Death be not proud, though some have called thee Mighty and dreadful, for thou art not so Donne is anthropomorphizing Death Addressing Death as an equal, or inferior Death thinks of himself as powerful & terrifying, as some people have said But in truth, Death is not these things
For those, whom thou think’st thou dost overthrow, Die not, poor Death, nor yet canst thou kill me. Death thinks he is “overthrowing” men when he takes them – conquering, vanquishing, defeating, ruining, causing to fall Instead (this is the conceit) – Death causes them to rise Death is the means by which man finds resurrection (literally rise again)
For those, whom thou think’st thou dost overthrow, Die not, poor Death, nor yet canst thou kill me. Poor Death = patronizing & sarcastic Death is so deluded that it thinks it is bad for man “nor yet canst thou kill me” = Death does not kill, but is the enabler of a new, immortal life Death holds no power over the speaker
From rest and sleep, which but thy picture(s) be, Much pleasure, then from thee much more must flow, And soonest our best men with thee do go Rest of their bones, and soul’s delivery Renaissance idea of sleep as Death’s image A sleeping man & a dead man look alike If a man gets pleasure from rest & sleep, which is just a copy of Death, how much more pleasurable will Death the original be?
From rest and sleep, which but thy picture(s) be, Much pleasure, then from thee much more must flow, And soonest our best men with thee do go Rest of their bones, and soul’s delivery “The best men” realize that Death is good; thus they willingly go to their Death With Death, their bones get to rest (in the grave) and their souls are “delivered” (literally set free)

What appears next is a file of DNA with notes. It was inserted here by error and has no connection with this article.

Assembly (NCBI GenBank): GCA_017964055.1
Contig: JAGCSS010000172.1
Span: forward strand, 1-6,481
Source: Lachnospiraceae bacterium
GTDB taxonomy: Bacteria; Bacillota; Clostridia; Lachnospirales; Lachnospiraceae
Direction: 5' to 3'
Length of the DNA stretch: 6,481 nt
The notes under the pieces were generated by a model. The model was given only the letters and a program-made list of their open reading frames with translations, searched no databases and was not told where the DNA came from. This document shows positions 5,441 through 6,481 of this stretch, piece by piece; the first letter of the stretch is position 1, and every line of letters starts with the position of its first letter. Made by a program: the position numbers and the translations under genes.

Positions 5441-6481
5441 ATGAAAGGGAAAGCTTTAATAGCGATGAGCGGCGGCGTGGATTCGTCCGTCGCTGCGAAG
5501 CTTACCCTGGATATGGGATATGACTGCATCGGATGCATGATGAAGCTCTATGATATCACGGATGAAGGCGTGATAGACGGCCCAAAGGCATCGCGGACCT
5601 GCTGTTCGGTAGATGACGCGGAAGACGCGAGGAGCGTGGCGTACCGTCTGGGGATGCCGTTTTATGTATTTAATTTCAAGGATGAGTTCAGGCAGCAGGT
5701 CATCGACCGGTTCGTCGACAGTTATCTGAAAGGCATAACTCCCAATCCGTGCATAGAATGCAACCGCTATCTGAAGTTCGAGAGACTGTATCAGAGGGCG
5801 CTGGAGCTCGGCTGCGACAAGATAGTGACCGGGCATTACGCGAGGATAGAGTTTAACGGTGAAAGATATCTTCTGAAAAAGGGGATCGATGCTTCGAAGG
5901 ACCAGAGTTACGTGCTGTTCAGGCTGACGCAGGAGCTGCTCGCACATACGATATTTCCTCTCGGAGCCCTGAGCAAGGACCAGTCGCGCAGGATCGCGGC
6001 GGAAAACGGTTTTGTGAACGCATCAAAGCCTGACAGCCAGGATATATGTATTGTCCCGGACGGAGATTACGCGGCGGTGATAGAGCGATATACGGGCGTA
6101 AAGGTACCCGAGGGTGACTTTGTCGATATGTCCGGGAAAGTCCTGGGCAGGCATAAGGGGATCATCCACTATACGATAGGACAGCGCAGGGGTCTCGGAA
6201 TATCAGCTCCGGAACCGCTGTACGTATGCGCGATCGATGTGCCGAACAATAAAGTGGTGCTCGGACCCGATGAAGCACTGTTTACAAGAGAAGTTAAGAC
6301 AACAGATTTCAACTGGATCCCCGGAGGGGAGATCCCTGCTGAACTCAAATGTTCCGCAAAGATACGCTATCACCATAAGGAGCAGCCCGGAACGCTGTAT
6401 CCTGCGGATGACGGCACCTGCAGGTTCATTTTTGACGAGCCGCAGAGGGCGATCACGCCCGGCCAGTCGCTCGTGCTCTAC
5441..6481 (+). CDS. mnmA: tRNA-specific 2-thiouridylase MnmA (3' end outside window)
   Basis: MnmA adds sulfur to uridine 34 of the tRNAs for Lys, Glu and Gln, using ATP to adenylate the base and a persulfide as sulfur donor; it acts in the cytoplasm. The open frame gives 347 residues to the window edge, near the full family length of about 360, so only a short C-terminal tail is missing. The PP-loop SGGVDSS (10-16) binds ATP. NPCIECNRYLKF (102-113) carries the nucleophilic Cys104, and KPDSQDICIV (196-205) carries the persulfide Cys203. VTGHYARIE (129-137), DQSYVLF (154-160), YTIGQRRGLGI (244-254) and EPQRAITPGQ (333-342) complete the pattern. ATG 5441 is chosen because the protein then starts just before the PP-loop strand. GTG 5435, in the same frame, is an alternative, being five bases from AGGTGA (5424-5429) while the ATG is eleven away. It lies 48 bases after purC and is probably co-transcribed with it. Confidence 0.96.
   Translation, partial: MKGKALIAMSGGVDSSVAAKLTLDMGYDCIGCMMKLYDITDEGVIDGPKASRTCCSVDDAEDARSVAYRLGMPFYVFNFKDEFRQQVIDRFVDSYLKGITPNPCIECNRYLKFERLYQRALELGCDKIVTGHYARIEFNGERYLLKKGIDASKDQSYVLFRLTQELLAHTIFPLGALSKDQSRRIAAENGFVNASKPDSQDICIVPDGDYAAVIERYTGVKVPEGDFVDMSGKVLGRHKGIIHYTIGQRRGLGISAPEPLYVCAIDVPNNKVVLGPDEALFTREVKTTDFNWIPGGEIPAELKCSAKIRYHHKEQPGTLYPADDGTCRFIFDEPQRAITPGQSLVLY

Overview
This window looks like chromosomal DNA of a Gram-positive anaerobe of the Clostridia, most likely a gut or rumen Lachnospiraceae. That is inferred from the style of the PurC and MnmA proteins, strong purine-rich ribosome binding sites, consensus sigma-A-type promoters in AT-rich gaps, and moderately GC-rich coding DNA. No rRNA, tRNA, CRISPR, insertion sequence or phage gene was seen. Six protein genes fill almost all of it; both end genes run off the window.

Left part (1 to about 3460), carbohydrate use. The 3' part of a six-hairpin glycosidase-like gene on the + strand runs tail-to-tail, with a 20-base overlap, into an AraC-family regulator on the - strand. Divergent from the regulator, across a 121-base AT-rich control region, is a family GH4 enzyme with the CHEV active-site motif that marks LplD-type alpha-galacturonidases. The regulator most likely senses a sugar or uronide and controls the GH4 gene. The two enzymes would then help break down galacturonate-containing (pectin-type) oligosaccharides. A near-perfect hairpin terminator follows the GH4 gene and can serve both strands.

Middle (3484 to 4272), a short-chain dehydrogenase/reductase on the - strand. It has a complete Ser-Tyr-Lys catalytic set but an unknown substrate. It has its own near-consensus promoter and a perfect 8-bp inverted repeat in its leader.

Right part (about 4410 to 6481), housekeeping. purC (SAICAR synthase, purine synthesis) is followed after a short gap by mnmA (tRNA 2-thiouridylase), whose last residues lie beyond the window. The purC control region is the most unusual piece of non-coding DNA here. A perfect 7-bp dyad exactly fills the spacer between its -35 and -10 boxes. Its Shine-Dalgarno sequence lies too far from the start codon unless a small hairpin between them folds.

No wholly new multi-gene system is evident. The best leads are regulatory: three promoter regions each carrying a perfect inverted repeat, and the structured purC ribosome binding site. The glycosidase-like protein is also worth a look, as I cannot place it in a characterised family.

Thou’rt slave to Fate, chance, kings, and desperate men, And dost with poison, war, and sickness dwell Again – Death is not mighty, but is a slave, with “fate, chance, kings and desperate men” as his masters Death does not have the power to choose who is to die – fate & chance may kill, kings may kill or desperate people may take their own lives Poison, war & sickness are Death’s family
And poppy, or charms can make us sleep as well, And better than they stroke; why swell’st thou then? Return to the Death/sleep image – drugs can also produce sleep. Drugs = truer sleep than Death (because Death is temporary before the resurrection) Death’s pride is false. “why swell’st thou then?” – Since you are so weak, Death, why are you so proud? (image of chest swelling with pride)
One short sleep past, we wake eternally, And Death shall be no more; Death, thou shalt die After Death we have a short moment of sleep, then “we wake eternally” or forever to eternal life, never to sleep or die again Death will then totally cease to exist. Death will die.
One short sleep past, we wake eternally, And Death shall be no more; Death, thou shalt die Personified death has been shown to be not “mighty and dreadful” but weaker than humans because death will “be no more” but humans will enjoy eternal life. “Death, thou shalt die” = Death is the one that should be afraid, not the one to be feared.
List four ways in which Death is personified in this poem What paradox runs through the poem?
1 Corinthians 15:26 - The last enemy [that] shall be destroyed [is] death. 1 Corinthians 15:26 Corinthians 6:14 By his power God raised the Lord from the dead, and he will raise us also. Isaiah 25:8 He will swallow up death forever; and the Lord God will wipe away tears from all faces, and the reproach of his people he will take away from all the earth, for the Lord has spoken
“To die, to sleep - To sleep, perchance to dream - ay, there's the rub, For in this sleep of death what dreams may come...”
“Life is pleasant. Death is peaceful. It's the transition that's troublesome.